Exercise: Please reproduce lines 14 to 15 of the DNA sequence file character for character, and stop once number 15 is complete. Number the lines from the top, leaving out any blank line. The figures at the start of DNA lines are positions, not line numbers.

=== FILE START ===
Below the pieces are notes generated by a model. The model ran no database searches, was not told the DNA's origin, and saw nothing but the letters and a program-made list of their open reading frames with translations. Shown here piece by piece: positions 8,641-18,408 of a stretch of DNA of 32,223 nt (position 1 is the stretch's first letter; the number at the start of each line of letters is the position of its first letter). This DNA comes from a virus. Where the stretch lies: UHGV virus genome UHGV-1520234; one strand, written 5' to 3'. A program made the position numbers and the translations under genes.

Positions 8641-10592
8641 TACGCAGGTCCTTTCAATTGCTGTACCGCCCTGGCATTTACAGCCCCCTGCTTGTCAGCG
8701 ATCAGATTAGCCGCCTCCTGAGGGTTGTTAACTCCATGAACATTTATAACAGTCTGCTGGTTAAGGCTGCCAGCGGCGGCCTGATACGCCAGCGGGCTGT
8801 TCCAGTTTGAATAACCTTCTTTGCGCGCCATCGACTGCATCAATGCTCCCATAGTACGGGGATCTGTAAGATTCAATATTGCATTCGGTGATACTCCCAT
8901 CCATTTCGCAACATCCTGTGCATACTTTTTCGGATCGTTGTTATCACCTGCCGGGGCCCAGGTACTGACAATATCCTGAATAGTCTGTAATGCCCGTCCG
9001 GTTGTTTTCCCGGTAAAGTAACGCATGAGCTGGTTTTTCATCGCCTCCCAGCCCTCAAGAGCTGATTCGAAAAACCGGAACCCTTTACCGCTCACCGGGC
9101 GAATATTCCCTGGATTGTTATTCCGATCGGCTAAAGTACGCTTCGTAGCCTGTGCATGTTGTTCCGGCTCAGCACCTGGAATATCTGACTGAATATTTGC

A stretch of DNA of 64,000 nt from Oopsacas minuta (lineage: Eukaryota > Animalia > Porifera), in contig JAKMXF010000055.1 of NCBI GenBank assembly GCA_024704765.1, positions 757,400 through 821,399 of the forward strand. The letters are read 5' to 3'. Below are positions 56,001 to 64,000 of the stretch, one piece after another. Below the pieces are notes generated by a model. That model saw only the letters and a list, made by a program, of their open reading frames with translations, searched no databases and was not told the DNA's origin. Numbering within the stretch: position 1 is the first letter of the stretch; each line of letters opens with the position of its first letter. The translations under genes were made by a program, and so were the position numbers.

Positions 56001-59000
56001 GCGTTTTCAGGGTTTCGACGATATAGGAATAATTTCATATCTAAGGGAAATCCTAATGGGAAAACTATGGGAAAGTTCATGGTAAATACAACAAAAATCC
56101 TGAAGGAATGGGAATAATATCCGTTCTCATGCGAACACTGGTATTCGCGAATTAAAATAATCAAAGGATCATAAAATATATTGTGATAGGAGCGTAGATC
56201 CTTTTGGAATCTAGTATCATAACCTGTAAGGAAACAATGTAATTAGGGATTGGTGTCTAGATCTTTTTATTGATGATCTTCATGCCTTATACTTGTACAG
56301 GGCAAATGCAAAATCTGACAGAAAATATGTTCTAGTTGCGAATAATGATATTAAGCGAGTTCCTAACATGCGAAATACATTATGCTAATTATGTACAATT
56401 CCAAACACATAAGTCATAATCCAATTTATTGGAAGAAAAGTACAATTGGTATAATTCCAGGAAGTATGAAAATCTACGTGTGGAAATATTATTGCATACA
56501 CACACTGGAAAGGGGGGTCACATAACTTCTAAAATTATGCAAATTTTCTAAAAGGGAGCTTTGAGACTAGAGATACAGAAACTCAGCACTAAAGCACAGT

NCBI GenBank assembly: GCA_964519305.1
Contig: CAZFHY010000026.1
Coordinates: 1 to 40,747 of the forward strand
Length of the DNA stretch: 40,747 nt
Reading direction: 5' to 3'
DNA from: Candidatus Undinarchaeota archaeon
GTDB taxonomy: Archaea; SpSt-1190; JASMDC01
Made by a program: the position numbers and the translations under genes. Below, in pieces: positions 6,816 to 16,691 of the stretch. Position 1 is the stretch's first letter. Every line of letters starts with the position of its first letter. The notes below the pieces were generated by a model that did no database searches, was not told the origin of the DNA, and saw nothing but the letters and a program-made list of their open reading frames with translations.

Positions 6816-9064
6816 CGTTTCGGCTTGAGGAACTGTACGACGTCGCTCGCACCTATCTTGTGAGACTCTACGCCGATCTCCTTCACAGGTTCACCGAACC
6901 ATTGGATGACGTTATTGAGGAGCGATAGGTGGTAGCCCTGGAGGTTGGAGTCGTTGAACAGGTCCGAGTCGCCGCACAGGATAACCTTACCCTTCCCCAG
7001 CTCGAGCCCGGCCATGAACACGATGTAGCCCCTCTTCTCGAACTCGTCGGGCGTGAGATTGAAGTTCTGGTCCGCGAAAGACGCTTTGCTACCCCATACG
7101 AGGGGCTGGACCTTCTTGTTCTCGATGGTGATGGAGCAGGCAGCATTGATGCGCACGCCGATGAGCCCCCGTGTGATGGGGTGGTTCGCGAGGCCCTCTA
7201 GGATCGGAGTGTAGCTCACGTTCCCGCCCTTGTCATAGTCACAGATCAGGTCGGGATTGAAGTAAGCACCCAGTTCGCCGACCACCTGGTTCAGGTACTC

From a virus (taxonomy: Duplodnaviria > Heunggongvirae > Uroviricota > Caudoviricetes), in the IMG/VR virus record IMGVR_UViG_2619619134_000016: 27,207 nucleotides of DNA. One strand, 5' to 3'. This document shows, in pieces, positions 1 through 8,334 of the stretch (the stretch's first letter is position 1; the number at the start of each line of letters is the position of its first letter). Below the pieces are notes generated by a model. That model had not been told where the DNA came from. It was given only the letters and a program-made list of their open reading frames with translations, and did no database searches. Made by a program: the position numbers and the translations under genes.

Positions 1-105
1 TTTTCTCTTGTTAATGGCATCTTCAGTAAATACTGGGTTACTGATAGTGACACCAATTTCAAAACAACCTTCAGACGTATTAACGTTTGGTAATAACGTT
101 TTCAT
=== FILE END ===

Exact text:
56301 GGCAAATGCAAAATCTGACAGAAAATATGTTCTAGTTGCGAATAATGATATTAAGCGAGTTCCTAACATGCGAAATACATTATGCTAATTATGTACAATT
56401 CCAAACACATAAGTCATAATCCAATTTATTGGAAGAAAAGTACAATTGGTATAATTCCAGGAAGTATGAAAATCTACGTGTGGAAATATTATTGCATACA